Original article:

Sex differences in same-sex direct aggression and sociosexuality: The role of risky impulsivity

Evolutionary Psychology 8(4): 779-792 Catharine P. Cross, Department of Psychology, Durham University, Durham, UK, c.p.cross@durham.ac.uk

Abstract

Sex differences in same-sex direct aggression and sociosexuality are among the most robust in the literature. The present article evaluated the hypothesis that both can be explained by a sex difference in the willingness to take impulsive risks. Self-report data were gathered from 3,775 respondents (1,514 female) on same-sex aggression, sociosexuality, and risky impulsivity. Risky impulsivity was higher for men than for women (d = .34) and path analysis showed it to be a common cause of same-sex aggression and sociosexuality for both sexes. However, it did not completely mediate the sex differences in same-sex aggression and sociosexuality. The results suggest that same-sex aggression and sociosexual behavior share a common psychological mechanism, but that fully explaining sex differences in aggression requires a more sensitive assay of impulsive risk and a consideration of dyadic processes.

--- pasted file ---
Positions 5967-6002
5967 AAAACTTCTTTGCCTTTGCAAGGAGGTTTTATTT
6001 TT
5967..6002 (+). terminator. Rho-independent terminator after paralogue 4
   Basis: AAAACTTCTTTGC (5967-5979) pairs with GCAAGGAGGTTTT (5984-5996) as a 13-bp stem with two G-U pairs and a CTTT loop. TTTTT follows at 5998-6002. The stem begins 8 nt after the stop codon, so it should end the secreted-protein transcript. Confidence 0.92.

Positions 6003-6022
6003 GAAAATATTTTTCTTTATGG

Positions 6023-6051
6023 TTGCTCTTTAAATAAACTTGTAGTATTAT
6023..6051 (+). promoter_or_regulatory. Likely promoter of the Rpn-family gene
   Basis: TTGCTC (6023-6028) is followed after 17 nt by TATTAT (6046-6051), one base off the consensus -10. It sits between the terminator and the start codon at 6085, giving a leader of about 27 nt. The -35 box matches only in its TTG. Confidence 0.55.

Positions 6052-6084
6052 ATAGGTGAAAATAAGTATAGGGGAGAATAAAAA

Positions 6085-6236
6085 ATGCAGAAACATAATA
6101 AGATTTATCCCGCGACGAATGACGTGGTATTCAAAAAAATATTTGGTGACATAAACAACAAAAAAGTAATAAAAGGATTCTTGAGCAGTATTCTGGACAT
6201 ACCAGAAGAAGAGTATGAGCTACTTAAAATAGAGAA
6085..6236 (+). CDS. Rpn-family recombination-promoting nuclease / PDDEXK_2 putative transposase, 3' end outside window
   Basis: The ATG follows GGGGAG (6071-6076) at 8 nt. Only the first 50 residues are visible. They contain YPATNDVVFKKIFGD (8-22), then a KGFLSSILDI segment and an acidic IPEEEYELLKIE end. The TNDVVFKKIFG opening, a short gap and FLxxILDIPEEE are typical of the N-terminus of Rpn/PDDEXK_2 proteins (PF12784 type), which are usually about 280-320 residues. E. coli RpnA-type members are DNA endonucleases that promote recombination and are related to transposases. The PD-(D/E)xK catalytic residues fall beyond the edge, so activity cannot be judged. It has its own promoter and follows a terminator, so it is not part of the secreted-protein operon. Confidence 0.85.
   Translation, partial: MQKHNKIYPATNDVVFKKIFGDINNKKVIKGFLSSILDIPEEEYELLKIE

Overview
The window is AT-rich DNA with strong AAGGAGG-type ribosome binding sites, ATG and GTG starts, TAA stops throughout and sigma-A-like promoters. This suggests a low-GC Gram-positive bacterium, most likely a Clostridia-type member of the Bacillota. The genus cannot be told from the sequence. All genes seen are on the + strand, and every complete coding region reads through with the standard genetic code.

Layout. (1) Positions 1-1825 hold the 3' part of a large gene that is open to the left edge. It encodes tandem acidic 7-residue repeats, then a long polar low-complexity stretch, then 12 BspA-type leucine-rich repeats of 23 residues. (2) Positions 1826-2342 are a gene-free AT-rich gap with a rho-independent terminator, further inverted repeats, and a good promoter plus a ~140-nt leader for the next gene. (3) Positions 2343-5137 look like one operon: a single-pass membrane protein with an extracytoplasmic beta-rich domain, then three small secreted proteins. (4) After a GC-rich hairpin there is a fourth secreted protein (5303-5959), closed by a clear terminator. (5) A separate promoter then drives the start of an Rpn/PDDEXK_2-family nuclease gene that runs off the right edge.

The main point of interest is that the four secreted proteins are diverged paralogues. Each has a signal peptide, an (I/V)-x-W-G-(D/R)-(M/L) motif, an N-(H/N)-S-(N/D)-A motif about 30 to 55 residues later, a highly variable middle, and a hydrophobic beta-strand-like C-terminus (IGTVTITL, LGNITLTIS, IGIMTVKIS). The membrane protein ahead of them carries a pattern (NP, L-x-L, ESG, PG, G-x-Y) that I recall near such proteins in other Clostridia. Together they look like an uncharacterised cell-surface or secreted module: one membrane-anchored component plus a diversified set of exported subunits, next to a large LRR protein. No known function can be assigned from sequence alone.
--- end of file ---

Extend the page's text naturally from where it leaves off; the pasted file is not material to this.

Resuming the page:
Keywords

direct aggression, impulsivity, risk taking, sex differences, sociosexuality

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Evolutionary Psychology - An open access peer-reviewed journal - ISSN 1474-7049 © Ian Pitchford and Robert M. Young; individual articles © the author(s)
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